From: Matt Cowger
Q: I've just read that theft of props, unauthorised picture-taking and theft of footage are becoming problematic on the set of LOTR. Is this problem as bad as reported?
A: I haven't been inconvenienced by the problem, other than having to remember to hand back all LOTR related papers. This secrecy may be a response to outsiders' inquisitiveness but it certainly encourages more of it. Purloined props and clandestine photographs might have fetched a nice price from a collector or publisher and temptation was too great for one ex-employee, although his defence in court was that his obsession for the movie had unsettled his judgment. Since then I've heard of nothing untoward and not caught sight of any intruding cameras. Even so, we are not allowed near the gates in costume and if we are driven through them to another location, we are encouraged to mask our makeup lest it be revealed next day on the Internet.
Q: Why are there so many restrictions on the press finding out what goes on in the LOTR set?
A: When we finish principal photography at the end of the year, there will still be another 12 months before the release of the first film. It would be understandable if New Line wanted to keep their options for publicity open a little longer, so that the anticipation is teased out. Yet there have been snippets of the action broadcast on the internet; a longer trailer seen at ComiCon in San Diego; the "Vanity Fair" preview of the hobbits et al. The "New York Times" has visited as well as many local newspapers. You may not realise that press allowed onto any film set is subject to restrictions and embargoes. What with the Grey Book on this site and John Forde's entertaining filming reports on eonline.com, Lord of the Rings is much freer from censorship than most.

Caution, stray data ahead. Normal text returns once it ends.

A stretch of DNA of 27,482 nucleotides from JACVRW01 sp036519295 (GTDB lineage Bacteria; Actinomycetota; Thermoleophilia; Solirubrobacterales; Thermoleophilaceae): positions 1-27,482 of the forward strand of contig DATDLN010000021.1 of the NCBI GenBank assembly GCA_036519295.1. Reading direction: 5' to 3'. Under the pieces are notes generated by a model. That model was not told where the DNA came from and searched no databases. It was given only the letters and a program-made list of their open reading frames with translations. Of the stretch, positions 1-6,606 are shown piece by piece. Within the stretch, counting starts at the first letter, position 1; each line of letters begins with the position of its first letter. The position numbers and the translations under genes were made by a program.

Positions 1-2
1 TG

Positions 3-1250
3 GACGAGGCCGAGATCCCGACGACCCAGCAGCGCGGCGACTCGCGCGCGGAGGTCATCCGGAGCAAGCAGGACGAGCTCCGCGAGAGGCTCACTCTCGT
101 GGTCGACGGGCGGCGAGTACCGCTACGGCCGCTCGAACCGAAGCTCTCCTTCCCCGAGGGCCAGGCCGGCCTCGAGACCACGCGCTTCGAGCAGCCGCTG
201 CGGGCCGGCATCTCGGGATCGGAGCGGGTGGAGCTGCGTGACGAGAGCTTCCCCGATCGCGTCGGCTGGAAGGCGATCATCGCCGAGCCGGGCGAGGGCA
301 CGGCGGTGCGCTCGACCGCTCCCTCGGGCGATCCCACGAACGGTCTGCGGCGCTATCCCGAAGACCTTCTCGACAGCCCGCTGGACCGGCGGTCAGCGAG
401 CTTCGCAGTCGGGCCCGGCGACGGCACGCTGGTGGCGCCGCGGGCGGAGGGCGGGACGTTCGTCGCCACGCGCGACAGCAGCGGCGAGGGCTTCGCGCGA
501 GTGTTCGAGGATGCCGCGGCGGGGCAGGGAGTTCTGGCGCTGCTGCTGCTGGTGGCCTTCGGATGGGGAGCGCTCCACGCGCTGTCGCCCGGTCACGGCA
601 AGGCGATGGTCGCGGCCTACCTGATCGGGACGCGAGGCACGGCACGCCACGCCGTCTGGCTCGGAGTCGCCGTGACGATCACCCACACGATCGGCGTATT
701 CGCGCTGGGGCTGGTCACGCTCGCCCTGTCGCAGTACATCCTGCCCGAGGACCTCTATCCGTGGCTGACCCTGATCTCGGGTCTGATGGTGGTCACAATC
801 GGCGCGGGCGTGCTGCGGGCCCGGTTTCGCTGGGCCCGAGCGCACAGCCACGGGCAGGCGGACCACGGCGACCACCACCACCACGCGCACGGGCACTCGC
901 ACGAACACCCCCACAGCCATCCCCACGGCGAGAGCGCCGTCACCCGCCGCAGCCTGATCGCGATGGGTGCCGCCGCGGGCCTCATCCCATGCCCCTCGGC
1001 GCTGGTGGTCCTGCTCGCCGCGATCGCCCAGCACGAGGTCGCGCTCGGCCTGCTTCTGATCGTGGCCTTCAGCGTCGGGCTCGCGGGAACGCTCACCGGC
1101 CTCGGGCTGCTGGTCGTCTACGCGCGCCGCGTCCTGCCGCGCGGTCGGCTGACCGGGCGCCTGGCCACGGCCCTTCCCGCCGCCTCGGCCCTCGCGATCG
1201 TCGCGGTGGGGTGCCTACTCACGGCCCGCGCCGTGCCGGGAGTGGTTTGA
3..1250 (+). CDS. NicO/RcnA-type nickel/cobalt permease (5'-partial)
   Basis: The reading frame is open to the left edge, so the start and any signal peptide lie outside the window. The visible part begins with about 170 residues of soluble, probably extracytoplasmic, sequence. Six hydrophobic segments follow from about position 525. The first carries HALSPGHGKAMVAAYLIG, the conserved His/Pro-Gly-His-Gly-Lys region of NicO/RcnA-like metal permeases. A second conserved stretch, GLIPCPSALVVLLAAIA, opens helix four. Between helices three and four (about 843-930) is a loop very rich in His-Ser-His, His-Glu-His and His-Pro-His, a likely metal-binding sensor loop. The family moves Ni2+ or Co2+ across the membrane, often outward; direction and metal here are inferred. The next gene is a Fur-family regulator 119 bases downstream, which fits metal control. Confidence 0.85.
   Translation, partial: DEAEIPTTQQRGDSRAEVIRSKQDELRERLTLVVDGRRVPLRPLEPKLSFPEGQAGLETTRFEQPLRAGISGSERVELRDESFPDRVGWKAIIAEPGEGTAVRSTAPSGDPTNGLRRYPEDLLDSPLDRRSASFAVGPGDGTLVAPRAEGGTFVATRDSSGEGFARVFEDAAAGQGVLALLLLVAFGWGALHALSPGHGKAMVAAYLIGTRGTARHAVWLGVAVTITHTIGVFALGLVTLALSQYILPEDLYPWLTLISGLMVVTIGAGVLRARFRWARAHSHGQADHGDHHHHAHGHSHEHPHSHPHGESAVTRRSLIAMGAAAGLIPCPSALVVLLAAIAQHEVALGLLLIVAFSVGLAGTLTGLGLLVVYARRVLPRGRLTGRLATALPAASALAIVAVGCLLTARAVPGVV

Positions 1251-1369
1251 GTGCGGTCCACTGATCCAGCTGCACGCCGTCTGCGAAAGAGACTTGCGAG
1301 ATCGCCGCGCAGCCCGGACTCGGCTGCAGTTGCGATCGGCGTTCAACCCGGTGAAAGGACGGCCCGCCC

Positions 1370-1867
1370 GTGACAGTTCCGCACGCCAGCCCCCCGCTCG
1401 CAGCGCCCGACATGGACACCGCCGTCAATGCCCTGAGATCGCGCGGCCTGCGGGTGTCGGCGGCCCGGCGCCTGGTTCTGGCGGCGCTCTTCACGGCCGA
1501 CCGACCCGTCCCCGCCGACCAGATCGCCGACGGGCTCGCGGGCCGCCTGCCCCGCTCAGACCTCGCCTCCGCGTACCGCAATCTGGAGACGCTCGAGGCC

From: Ken Webb
Q: It seems to me that the sheer complexity of filming the three films simultaneously would be overwhelming for all involved. How are morale and spirit holding up among cast and crew?
A: Each of us has a part to play and a job to do yet the common focus is Tolkien's writing and Jackson's presentation of it. There is much mutual admiration - WETA's props, the fantastic scenery, the cast are patently achieving high standards and, crossing fingers, expectations remain very high. Travelling (for free!) across the varying New Zealand landscapes would be a constant morale-boost, were one needed.
Q: As Gandalf is physically in good shape, would you play the "hard" scenes or your double?
A: You will appreciate that the camera doesn't always record the truth and that when, for instance, Gandalf falls after the Balrog it may be neither me nor my stunt double who is dragged off the Bridge of Khazad-dûm. But generally if some action is potentially dangerous, I am happy to let others take over, knowing that in the completed film, no one will be the wiser. When I realised on Last Action Hero that even so fit a gent as Arnold Schwarzenegger has a double, I lost any worries about being thought weedy. Doubles have a double advantage it means that two "Gandalf" scenes can be shot simultaneously, and so the schedule progresses.